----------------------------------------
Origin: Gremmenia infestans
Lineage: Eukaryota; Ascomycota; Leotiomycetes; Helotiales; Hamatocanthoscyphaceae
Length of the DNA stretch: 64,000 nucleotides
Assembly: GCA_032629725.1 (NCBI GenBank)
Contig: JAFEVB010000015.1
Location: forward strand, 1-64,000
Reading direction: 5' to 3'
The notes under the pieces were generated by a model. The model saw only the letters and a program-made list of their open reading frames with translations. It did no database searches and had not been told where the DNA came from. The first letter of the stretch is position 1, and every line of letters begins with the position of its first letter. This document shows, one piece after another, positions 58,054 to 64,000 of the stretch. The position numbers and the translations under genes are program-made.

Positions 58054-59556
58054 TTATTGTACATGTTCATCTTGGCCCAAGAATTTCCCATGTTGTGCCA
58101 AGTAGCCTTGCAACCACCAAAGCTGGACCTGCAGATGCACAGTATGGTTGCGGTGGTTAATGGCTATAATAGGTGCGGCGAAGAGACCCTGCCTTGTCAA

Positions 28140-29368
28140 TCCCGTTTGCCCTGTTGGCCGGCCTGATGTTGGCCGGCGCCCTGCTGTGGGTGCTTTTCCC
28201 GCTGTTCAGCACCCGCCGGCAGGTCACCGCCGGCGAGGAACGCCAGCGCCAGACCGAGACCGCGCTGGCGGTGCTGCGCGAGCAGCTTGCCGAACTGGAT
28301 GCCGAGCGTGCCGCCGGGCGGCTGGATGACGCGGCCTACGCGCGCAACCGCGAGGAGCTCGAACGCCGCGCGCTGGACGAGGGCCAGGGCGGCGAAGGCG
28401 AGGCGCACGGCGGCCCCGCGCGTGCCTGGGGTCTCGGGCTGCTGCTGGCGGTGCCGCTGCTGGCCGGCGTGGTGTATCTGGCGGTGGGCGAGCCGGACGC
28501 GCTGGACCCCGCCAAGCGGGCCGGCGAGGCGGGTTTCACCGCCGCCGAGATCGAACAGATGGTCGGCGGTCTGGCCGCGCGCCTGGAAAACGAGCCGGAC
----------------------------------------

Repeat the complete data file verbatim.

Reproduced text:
Origin: Gremmenia infestans
Lineage: Eukaryota; Ascomycota; Leotiomycetes; Helotiales; Hamatocanthoscyphaceae
Length of the DNA stretch: 64,000 nucleotides
Assembly: GCA_032629725.1 (NCBI GenBank)
Contig: JAFEVB010000015.1
Location: forward strand, 1-64,000
Reading direction: 5' to 3'
The notes under the pieces were generated by a model. The model saw only the letters and a program-made list of their open reading frames with translations. It did no database searches and had not been told where the DNA came from. The first letter of the stretch is position 1, and every line of letters begins with the position of its first letter. This document shows, one piece after another, positions 58,054 to 64,000 of the stretch. The position numbers and the translations under genes are program-made.

Positions 58054-59556
58054 TTATTGTACATGTTCATCTTGGCCCAAGAATTTCCCATGTTGTGCCA
58101 AGTAGCCTTGCAACCACCAAAGCTGGACCTGCAGATGCACAGTATGGTTGCGGTGGTTAATGGCTATAATAGGTGCGGCGAAGAGACCCTGCCTTGTCAA

Positions 28140-29368
28140 TCCCGTTTGCCCTGTTGGCCGGCCTGATGTTGGCCGGCGCCCTGCTGTGGGTGCTTTTCCC
28201 GCTGTTCAGCACCCGCCGGCAGGTCACCGCCGGCGAGGAACGCCAGCGCCAGACCGAGACCGCGCTGGCGGTGCTGCGCGAGCAGCTTGCCGAACTGGAT
28301 GCCGAGCGTGCCGCCGGGCGGCTGGATGACGCGGCCTACGCGCGCAACCGCGAGGAGCTCGAACGCCGCGCGCTGGACGAGGGCCAGGGCGGCGAAGGCG
28401 AGGCGCACGGCGGCCCCGCGCGTGCCTGGGGTCTCGGGCTGCTGCTGGCGGTGCCGCTGCTGGCCGGCGTGGTGTATCTGGCGGTGGGCGAGCCGGACGC
28501 GCTGGACCCCGCCAAGCGGGCCGGCGAGGCGGGTTTCACCGCCGCCGAGATCGAACAGATGGTCGGCGGTCTGGCCGCGCGCCTGGAAAACGAGCCGGAC